Writing your first Linux kernel module

Hello!

This post is going to cover how you can build and run your first kernel module.

Pre-requisites:

  1. Basic C Programming
  2. A bit of what kernel is

What is a module?

  • component that can be loaded and unloaded from an already running kernel
  • relocatable object file
  • .ko extension
  • has all potential as that of any other part of kernel once loaded

Let’s start writing the C program. Easy way to remember the header files to be included: Since you have to write a module for the linux kernel, start with including the file module.h from linux. Next, you need to initialize the module so include the file init.h from linux.
So far, you should reach to the following state:

#include <linux/module.h>
#include <linux/init.h>

Now, in order to load a module into the kernel, you should initialize the process, do that by making a call to module_init() macro. Also, for cleanup after unloading the module, make a call to module_exit() macro [Note: Cleanup function  is necessary as a module without it cannot be unloaded].

These macros are automatically called when the module is loaded or unloaded.

These macros can be brought into action by adding __init or __exit attributes as labels to our functions.
Simply put, the code for loading and unloading a module should look something like below:

static int __init demo_init(void)
{
        pr_info("Hello World! I'm loaded at 0x%p.\n", demo_init);
        return 0;
}
static void __exit demo_exit(void)
{
        pr_info("Goodbye, people! I'm unloading from 0x%p.\n", demo_exit);
}

Here, pr_info is printk function with the priority KERN_INFO.

The module looks pretty good, right? You’ve covered everything except having registered the init and exit functions. You can do that as follows:

module_init(demo_init);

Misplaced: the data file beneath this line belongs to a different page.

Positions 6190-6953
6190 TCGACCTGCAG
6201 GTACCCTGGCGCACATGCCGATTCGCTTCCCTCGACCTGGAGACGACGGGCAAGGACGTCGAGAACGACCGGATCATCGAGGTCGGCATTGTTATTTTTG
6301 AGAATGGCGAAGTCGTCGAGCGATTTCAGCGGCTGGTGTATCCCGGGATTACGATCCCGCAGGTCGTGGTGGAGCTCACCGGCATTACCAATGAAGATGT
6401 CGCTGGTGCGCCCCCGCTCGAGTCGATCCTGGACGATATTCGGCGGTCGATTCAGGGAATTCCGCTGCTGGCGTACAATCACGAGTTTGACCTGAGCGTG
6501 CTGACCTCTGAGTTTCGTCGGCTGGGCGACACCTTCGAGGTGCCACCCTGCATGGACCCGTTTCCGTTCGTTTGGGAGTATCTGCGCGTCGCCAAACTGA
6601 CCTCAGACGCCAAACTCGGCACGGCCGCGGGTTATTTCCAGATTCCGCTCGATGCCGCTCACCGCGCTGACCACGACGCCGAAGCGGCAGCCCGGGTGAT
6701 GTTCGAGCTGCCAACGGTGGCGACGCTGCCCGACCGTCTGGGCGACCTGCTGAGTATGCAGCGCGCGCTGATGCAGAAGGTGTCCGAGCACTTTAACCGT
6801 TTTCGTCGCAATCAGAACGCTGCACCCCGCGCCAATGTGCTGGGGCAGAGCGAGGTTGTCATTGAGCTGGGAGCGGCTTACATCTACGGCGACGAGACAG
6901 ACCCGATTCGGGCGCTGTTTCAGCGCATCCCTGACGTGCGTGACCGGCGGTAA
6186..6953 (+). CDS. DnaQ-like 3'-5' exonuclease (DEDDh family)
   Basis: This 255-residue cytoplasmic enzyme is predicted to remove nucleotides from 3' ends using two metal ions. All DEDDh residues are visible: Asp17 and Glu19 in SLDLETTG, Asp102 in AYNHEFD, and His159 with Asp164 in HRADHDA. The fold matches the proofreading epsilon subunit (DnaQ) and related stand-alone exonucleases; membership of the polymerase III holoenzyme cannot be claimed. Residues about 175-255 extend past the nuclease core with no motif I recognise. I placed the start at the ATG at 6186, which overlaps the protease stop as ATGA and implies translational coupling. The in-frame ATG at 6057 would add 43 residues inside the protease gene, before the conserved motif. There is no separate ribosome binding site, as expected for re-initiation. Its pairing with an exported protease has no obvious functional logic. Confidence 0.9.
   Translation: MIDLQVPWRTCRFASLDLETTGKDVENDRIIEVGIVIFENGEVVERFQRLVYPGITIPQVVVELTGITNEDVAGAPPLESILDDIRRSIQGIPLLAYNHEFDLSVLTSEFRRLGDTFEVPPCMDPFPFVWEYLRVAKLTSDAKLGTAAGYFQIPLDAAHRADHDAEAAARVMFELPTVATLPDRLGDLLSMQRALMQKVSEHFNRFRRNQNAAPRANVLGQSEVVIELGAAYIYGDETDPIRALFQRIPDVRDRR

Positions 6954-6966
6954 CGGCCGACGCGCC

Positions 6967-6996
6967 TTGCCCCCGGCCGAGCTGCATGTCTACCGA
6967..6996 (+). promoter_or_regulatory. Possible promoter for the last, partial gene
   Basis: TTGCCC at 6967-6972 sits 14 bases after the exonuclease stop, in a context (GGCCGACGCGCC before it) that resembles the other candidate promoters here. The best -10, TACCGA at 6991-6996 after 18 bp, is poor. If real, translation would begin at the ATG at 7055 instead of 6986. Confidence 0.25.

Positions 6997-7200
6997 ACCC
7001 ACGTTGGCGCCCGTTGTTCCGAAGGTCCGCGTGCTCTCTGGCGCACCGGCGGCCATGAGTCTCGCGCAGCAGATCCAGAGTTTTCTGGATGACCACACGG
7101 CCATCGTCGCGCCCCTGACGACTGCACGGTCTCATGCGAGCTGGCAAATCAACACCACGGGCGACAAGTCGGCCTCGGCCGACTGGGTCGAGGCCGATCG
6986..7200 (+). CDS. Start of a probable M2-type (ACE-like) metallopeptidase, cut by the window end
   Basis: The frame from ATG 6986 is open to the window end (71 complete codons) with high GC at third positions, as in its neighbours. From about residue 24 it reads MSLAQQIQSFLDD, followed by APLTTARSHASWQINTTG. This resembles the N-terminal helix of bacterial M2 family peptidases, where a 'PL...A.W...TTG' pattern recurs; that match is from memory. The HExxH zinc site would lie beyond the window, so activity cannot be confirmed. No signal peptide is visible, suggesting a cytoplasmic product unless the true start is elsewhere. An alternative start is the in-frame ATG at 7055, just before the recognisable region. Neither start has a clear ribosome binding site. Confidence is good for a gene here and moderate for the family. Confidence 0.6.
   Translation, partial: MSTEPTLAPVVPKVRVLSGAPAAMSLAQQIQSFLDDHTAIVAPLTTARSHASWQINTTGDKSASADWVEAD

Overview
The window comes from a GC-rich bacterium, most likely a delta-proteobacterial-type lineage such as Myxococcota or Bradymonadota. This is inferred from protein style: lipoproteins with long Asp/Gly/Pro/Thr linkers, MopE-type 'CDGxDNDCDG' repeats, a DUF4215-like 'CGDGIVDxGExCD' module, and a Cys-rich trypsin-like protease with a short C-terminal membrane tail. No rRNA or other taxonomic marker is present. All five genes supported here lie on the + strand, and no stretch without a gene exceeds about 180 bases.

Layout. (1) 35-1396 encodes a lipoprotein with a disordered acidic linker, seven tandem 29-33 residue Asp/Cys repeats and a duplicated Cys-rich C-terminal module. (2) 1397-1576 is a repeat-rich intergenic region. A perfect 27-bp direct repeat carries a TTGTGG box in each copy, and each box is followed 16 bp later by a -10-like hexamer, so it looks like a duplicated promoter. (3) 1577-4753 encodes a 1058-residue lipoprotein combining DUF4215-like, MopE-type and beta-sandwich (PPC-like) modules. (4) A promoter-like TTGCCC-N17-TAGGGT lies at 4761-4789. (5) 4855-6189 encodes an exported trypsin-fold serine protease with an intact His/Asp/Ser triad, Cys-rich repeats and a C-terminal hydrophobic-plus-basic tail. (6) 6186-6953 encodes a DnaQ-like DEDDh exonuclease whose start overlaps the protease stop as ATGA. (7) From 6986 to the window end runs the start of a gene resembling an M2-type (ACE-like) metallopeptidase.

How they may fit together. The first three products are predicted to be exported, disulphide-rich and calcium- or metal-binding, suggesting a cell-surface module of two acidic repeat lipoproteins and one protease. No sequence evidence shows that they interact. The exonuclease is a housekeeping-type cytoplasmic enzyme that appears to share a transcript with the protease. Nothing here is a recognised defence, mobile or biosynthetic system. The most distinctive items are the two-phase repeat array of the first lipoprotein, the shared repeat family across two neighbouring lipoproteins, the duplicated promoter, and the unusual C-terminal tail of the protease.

module_exit(demo_exit);

All done now. From any programmer’s perspective the code should run now. Wait, there’s something kind of important while writing the linux kernel modules. Hint: Richard Stallman.

Yes! License. Your kernel module does not have any license. How do you add up a license? As simple as:

MODULE_LICENSE("GPL v2");

What happens when you don’t add up a license?

This.

CekKwYvXIAIaKhJ

Literally. Your module will be marked as tainted and will have a restricted API for interacting with rest of the kernel. Let’s not forget the love ( 😛 ) you might receive asking for help from kernel developers.

There is also a way to mark yourself the author if you’ve written a module. You do it by:

MODULE_AUTHOR("MOJO JOJO");

Who won’t want to add up this line, right?

Congratulations on having written your first linux kernel module. Now, let’s check if it is all correct.

Compilation

Pre-requisites:

  • kernel source installed (found under /lib/modules/$(uname -r)/build/)

[Tip: Make sure your kernel source has either been compiled before or has been through

$ make modules_prepare

stage. This is the way necessary configuration and dependency information is generated.]

Write Makefile for the module

If you named your module file say demo.c, then add up the following in Makefile:

obj-m += demo.o

Then, type:

$ make -C/lib/modules/$(uname -r)/build M=$(pwd) modules

Make sure to put the correct kernel sources with -C flag.

After this, your directory should contain files like below:

demo.c   demo.mod.c  demo.o    modules.order
demo.ko  demo.mod.o  Makefile  Module.symvers

To make the output verbose, set the environment variables as follows:

$ export KBUILD_VERBOSE=1

or

$ make V=1

 

Loading and unloading the modules

Now that the module has been built successfully, it is ready to be loaded into the kernel. For that, we use the following command:

$ sudo insmod demo.ko

insmod will link the module demo into the running kernel resolving all symbols.

This is exactly where the function with __init label is called.

In order to check if your module has been loaded, use

$ lsmod

This will give list of all loaded modules as per /proc/modules.

Your module will also show up like:

Module                  Size  Used by
demo                   16384  0

In order to see the output of your program, use:

$ dmesg

You should see:

[20564.992173] Hello World! I'm loaded at 0xffffffffc0018000.

In order to unload a module, you can use:

$ sudo rmmod demo

This is where the function with __exit label is called.

$ dmesg
[20707.254942] Goodbye, people! I'm unloading from 0xffffffffc0a69000.


Things to take care of

  • A module may depend on some other module(s) so the order of loading/unloading should be carefully done.
  • NOT ALL modules are device drivers, many of them are. 😉

Thanks for reading.

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